Oklahoma City-based Crusader Energy Group Inc. has begun operating as a publicly held independent following completion of its merger with Dallas-based Westside Energy Corp. No financial details were issued, but the transaction is valued at about $956 million in stock. Westside, which had been publicly traded, and Crusader, which had been private, announced their merger in January (see NGI, Jan. 7). The merger brought together assets that at the end of 2007 had a net proved reserve base of more than 150 Bcfe, 80% weighted to natural gas, with an estimated reserve life of 15.8 years. Combined production at year-end 2007 was more than 26,000 Mcfe/d, 75% natural gas. Its leasehold is more than 765,000 gross acres (316,000 net), with 92% undeveloped. At the end of March, Westside said it owned 81,431 gross (66,435 net) acres in the Barnett Shale, with 77,161 gross (65,208 net) undeveloped. Net production was estimated at 5.23 MMcfe/d. Westside also had working interests in 75 gross (20.6 net) producing wells with operations in Montague, Johnson and Hill counties, TX. Crusader has operated primarily in several U.S. basins, including the Anadarko, Delaware and Val Verde, with most of its operations in the Barnett Shale in the Fort Worth Basin. It also has operations in the Bakken Shale in the Williston Basin. Crusader was to have a total of 198.1 million shares outstanding at close. None of the shares issued were registered or may be sold or transferred until the six-month anniversary of the business combination’s completion.

U.S. mayors took a stand against global warming-causing pollution at a conference in Miami, noting that fuels derived from tar sands, liquid coal and oil shale emit “even greater amounts of global warming pollution than conventional petroleum sources.” The U.S. Conference of Mayors adopted a policy resolution calling for cities, communities and the federal government to “take actions to reduce global warming pollution.” The resolution takes particular aim at Canadian tar sands oil production. “[T]he production of tar sands oil from Canada emits approximately three times the carbon dioxide pollution per barrel as does conventional oil production and significantly damages Canada’s boreal forest ecosystem — the world’s largest carbon storehouse…[T]he continued production and purchase of these higher-carbon unconventional or synthetic fuels slows the United States’ transition to clean, renewable energy sources.” The resolution calls for life cycle analyses to evaluate greenhouse gas emissions from the use of fuels, including unconventional and synthetic fuels, and supports the creation of federal and state guidelines for tracking the origin of various types of fuel in order to enable the analysis.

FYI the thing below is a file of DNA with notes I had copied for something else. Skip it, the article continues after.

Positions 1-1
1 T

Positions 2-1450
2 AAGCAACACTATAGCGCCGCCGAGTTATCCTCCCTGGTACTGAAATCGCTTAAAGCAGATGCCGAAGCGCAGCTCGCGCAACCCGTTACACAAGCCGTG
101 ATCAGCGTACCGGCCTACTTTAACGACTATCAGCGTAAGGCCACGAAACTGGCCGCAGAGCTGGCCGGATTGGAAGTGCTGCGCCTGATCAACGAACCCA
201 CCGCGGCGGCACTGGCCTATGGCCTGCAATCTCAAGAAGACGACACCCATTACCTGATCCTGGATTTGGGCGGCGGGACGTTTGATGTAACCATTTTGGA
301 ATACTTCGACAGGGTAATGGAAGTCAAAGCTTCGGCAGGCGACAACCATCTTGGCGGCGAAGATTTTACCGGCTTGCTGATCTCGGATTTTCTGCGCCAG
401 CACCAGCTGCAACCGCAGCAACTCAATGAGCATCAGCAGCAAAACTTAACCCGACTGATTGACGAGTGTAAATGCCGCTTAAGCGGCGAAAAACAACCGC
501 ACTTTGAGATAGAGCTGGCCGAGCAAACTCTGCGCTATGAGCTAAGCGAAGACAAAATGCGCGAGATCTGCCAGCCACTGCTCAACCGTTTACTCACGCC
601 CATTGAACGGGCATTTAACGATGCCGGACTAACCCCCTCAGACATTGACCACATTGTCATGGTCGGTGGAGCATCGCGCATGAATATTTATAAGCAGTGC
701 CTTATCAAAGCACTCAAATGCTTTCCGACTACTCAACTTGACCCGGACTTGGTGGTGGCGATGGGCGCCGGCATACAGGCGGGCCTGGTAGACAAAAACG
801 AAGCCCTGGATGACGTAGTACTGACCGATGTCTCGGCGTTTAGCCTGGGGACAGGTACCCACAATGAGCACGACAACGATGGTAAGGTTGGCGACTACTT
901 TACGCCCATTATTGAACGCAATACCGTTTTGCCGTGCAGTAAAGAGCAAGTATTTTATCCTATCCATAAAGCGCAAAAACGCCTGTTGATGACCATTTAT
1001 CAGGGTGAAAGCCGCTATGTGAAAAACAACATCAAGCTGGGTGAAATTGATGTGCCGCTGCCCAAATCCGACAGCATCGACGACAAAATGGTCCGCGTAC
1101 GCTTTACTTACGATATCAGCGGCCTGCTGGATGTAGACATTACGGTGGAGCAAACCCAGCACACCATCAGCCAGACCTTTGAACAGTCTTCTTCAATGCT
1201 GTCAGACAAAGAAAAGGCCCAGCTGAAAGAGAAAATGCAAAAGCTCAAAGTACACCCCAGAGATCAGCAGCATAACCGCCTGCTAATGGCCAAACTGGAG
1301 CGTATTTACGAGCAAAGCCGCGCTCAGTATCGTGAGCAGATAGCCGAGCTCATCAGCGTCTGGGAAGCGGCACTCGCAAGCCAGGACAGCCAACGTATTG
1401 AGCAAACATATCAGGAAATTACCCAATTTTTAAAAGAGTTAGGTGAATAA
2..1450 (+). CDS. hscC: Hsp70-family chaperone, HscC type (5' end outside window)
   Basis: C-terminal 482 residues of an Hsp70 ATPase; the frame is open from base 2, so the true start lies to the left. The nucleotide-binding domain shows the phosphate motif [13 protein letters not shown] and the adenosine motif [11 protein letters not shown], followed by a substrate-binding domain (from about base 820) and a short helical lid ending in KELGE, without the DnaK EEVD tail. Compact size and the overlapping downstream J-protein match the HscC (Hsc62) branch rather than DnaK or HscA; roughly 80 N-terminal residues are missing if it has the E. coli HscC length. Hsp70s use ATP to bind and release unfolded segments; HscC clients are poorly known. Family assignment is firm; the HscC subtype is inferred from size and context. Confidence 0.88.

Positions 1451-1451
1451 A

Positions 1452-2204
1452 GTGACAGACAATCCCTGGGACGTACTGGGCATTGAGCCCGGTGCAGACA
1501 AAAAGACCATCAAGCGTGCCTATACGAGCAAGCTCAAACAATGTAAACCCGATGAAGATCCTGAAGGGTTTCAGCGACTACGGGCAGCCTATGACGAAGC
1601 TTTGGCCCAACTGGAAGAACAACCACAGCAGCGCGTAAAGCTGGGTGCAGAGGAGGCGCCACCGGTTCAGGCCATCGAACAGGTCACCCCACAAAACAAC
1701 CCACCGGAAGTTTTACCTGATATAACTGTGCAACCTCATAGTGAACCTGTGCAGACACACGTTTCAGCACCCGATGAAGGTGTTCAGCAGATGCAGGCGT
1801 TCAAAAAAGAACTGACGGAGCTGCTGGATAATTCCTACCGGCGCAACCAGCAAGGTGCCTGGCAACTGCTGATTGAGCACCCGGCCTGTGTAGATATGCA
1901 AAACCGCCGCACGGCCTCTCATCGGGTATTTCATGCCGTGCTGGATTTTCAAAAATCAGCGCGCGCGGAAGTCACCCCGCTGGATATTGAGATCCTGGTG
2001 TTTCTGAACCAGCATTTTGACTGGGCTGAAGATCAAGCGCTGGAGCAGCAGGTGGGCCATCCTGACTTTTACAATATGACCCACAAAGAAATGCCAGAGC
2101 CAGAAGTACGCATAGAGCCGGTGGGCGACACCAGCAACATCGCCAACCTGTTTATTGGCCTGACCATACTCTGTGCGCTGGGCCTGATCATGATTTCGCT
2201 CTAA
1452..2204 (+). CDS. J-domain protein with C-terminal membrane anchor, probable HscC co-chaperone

Pepco Energy Services has been awarded a two-year contract to supply natural gas to various Department of Defense (DoD) facilities and federal civilian agencies in the Northeast and across the central part of the United States. The $92.5 million contract to supply 4.2 million Dth would begin Oct. 1 and would run through Sept. 30, 2010. The contract, secured by the Defense Energy Support Center in Fort Belvoir, VA, is fixed with an “economic price adjustment,” the DoD stated. The original proposal was web-solicited with 37 responses, according to DoD. Pepco Energy Services, a subsidiary of Pepco Holdings Inc., estimated that it has saved federal agencies nearly $46 million in electricity costs in the Washington, DC, area over the last 18 months under a U.S. General Services Administration (GSA) contract. Between December 2006 and May, the GSA-DC portfolio used 2.5 billion kWh, Pepco said. During that time, it said the GSA portfolio saved $45.75 million versus the applicable standard offer service rates.